Category Archives: series 16200

16337: Governments and Innovative Technology, A Binge

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What do we expect to learn about innovation from a government? Why did we take the podcast to Washington? And why did we take an office next to the Capitol Power Plant, other than the obvious benefits that the rents are cheaper than the tonier stuff and yet we are still near the center of the action? All of this will be discussed in our binge episode, which combines three shorter pieces:

  • Who Are We and What Do We Do?
  • Open Source Discussions
  • It’s Agile but It’s Not Software

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16320: First Principles of Science Policy

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The first principle of science policy concerns money, though it has ramifications that are not as obvious as they might first seem. To explore the ramifications of science policy, we talk with Peggy Kidwell of the National Museum off American History and send Anna and Rohit in search of Google Server #1.

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16275: A Binge for My Baby and a Binge for the Road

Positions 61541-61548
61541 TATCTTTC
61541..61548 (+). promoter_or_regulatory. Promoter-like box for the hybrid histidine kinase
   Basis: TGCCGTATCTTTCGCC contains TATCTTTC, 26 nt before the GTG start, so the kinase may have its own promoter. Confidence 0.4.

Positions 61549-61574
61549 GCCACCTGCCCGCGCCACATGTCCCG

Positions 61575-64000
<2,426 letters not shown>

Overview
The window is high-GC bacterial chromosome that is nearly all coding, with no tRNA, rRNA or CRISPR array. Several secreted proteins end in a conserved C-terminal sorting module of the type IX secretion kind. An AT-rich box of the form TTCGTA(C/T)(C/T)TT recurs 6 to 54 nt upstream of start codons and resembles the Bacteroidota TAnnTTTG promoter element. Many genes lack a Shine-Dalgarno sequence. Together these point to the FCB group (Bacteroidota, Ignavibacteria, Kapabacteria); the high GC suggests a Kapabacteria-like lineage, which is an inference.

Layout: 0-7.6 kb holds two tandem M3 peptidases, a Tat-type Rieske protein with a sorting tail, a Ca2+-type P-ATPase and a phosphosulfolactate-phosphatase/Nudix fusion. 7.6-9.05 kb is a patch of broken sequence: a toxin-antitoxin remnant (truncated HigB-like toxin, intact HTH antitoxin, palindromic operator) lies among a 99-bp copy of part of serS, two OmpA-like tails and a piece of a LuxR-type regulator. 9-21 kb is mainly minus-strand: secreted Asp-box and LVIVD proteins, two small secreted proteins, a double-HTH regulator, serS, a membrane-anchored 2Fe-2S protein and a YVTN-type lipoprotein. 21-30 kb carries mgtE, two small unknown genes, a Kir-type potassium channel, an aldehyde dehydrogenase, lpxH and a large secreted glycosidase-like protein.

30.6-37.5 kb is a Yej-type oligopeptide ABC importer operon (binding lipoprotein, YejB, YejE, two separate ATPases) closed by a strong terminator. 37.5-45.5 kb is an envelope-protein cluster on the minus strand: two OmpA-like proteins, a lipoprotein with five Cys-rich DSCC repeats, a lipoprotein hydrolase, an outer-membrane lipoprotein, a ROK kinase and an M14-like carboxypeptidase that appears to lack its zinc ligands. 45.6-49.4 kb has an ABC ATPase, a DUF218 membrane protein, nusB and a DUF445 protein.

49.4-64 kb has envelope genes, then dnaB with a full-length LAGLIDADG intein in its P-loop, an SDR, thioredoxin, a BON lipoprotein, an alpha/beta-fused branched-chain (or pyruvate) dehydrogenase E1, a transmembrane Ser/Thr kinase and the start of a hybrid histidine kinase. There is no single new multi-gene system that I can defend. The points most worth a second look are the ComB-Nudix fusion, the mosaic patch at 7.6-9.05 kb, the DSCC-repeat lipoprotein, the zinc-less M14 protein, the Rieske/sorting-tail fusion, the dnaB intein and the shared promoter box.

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A Binge episode for the end of April. Three combined podcasts. The first talks about context, how we think about development questions and whether our office manager has offended the host. The second: Position, Status & Function. The three elements of human organization. The last is a discussion of open source development and how open source affects our organizations.

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16265: Evelyn Hosts a Binge

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Time for a Binge. Need something as background for your workout? Or as something to fill a long commute? We have three pieces pulled together in this podcast, all hosted by Evelyn, our Business Manager.

We begin with a visit to the Consumer Technology Show in Las Vegas. Drones were big then. Little did we know.

Next, we attend an all hands office staff meeting. We discuss the themes for the podcast and Anna makes a plea to Elon Musk.

Finally, in something new, we have an essay on Disruptive Technologies from IEEE Computer.

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16250: Getting the Right People

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What kinds of qualities do you want on your team? We start discussing skills and the qualities of our personnel with guest George Dyson while our intern and our IT guy go in search of John Von Neumann’s early computer. Dyson identifies some useful lessons from Julian Bigelow, who served as the engineer on von Neumann’s computer.
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This episode deals with personnel lessons learned from an important early computer, the one built by John von Neumann at the Institute for Advanced Study.  Unlike some of its antecedents, this machine followed a basic pattern that has been replicated in modern processors.  That pattern is called the “von Neumann architecture.”